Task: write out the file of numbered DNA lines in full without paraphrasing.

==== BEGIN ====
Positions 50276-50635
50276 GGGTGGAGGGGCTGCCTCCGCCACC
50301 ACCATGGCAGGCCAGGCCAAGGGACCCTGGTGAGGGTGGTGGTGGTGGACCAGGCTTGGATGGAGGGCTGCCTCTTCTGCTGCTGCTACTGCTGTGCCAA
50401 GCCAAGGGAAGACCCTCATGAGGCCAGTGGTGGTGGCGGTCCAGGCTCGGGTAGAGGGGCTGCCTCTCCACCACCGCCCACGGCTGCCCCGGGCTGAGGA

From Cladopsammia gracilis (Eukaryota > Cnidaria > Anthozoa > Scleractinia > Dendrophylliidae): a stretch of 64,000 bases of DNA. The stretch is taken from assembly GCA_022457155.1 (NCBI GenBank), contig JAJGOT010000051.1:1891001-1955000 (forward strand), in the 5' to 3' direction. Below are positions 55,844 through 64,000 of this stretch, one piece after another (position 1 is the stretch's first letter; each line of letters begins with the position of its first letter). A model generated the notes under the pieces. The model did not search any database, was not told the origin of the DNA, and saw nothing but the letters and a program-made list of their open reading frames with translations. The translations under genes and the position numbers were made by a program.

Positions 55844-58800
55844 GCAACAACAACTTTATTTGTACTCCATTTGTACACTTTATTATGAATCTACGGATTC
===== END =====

Positions 50276-50635
50276 GGGTGGAGGGGCTGCCTCCGCCACC
50301 ACCATGGCAGGCCAGGCCAAGGGACCCTGGTGAGGGTGGTGGTGGTGGACCAGGCTTGGATGGAGGGCTGCCTCTTCTGCTGCTGCTACTGCTGTGCCAA
50401 GCCAAGGGAAGACCCTCATGAGGCCAGTGGTGGTGGCGGTCCAGGCTCGGGTAGAGGGGCTGCCTCTCCACCACCGCCCACGGCTGCCCCGGGCTGAGGA

From Cladopsammia gracilis (Eukaryota > Cnidaria > Anthozoa > Scleractinia > Dendrophylliidae): a stretch of 64,000 bases of DNA. The stretch is taken from assembly GCA_022457155.1 (NCBI GenBank), contig JAJGOT010000051.1:1891001-1955000 (forward strand), in the 5' to 3' direction. Below are positions 55,844 through 64,000 of this stretch, one piece after another (position 1 is the stretch's first letter; each line of letters begins with the position of its first letter). A model generated the notes under the pieces. The model did not search any database, was not told the origin of the DNA, and saw nothing but the letters and a program-made list of their open reading frames with translations. The translations under genes and the position numbers were made by a program.

Positions 55844-58800
55844 GCAACAACAACTTTATTTGTACTCCATTTGTACACTTTATTATGAATCTACGGATTC